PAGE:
DEAR MISS MANNERS: I love hosting Thanksgiving and Christmas. I have hosted these holidays for all my siblings and their children every year since my mother got sick and was no longer able to host it herself. My parents are, of course, invited, and it really ends up being a potluck, but I always have it at my house.
Now that my boys are married, they seem to not want to come to our house every year. One of my daughters-in-law even suggested that I let her host it at their apartment one year and try out some new "traditions."
I feel very insulted because I am not yet sick like my mother was/is nor am I too old to host these holidays and don't see why my sons or their wives would imply this.
They also seem reluctant to visit us at the house very often the rest of the year but invite us to come over anytime we're in town to visit them at their apartment.
Isn't it good etiquette for the younger to visit the older? I often visit my parents, and they don't visit me except for these two holidays. I thought I raised my boys to have good manners, especially toward their elders. Please help me know what to say to my sons and daughters-in-law to fix this.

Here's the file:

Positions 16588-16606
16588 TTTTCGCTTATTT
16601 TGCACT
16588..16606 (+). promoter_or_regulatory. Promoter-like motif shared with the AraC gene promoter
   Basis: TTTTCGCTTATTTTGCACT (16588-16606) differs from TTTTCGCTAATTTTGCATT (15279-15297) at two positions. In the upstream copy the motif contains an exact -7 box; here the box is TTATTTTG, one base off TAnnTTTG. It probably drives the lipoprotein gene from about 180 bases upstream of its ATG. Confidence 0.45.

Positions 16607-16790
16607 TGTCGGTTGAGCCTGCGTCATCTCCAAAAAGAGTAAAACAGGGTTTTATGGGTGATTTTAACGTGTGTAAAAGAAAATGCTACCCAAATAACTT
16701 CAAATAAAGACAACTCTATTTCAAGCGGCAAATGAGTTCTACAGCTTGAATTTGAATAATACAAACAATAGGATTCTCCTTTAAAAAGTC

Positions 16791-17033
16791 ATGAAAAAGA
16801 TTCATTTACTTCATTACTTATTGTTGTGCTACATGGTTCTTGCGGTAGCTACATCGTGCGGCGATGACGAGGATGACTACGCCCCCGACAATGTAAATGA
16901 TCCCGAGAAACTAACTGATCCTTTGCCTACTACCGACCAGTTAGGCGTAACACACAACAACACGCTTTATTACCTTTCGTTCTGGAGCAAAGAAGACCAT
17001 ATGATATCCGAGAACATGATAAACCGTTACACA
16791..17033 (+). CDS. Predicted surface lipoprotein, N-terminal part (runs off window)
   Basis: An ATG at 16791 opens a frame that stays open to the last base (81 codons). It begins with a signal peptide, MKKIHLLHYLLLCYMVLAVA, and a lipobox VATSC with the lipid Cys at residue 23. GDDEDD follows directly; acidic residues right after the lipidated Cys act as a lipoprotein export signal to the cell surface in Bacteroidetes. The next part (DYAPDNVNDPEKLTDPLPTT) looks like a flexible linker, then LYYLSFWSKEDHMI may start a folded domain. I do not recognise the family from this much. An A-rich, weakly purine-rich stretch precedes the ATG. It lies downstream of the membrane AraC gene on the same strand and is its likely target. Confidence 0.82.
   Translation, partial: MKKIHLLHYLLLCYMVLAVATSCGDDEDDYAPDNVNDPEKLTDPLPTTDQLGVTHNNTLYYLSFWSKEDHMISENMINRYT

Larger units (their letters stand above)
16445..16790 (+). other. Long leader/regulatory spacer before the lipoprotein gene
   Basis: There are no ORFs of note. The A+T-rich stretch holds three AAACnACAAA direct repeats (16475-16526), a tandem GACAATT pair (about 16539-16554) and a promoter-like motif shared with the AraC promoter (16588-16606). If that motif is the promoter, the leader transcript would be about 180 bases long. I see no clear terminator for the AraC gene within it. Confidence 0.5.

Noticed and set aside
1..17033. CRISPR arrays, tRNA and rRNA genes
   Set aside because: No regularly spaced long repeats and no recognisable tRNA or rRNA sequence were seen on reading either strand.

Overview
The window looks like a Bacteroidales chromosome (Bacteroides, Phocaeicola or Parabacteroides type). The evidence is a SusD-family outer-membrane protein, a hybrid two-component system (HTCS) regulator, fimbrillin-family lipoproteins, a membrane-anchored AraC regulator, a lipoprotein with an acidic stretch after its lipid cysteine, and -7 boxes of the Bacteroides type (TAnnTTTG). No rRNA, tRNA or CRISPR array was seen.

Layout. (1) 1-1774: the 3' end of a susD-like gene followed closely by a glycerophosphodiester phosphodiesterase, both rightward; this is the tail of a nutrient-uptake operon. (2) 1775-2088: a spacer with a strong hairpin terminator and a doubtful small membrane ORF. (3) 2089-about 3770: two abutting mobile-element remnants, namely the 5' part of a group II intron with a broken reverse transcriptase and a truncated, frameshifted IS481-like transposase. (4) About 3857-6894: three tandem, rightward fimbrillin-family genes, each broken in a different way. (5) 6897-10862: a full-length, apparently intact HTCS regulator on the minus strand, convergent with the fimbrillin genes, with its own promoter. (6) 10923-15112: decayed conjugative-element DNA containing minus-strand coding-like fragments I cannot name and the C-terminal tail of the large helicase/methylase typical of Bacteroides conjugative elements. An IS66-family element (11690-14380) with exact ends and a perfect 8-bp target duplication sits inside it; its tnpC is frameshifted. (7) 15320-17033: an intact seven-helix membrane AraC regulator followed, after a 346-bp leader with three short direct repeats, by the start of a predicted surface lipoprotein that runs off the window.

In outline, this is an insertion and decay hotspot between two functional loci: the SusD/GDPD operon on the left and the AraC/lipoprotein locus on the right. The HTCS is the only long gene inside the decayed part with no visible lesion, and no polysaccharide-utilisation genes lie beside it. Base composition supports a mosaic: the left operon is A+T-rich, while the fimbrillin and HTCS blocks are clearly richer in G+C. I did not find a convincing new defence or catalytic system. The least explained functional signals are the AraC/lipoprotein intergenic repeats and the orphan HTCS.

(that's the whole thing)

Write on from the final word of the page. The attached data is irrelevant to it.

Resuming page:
GENTLE READER: How about "Thank you for your kind invitation"? An invitation is not an insult, and your children are not insinuating that you are incompetent or sick by inviting you to visit them.
But before you conclude that Miss Manners has joined the conspiracy, she would like to point out that showing appreciation does not constitute an acceptance. It is a way to open a conversation without turning it into an emotional tug-of-war.
You should explain graciously that you enjoy giving those dinners; your daughters-in-law should reply equally graciously that they would enjoy having you as a guest. And then you work out a compromise that allows each of you to do some entertaining and some being entertained. And you remember to be thankful that your relatives want to be hospitable to you.
DEAR MISS MANNERS: My 21-year-old grandson asked me a candle question for which I did not have the answer. He said he had been told that one never displays a candle that has not been previously lit. His information was that any candle should be lighted, if only momentarily, so the wick would indicate the candle was not new.
Is there such a rule? Perhaps you could do a bit on candle etiquette.
GENTLE READER: There is such a rule, Miss Manners has to admit. It is the sort of thing that makes people think that etiquette has nothing better to do.
The idea is to discourage using candles just for show; they should be there because they are used. (Yes, you can fake that by blowing them right out, but so what?)
The only other rule that comes to mind is not to light candles during daylight. And oh, yes, don't set the guests on fire.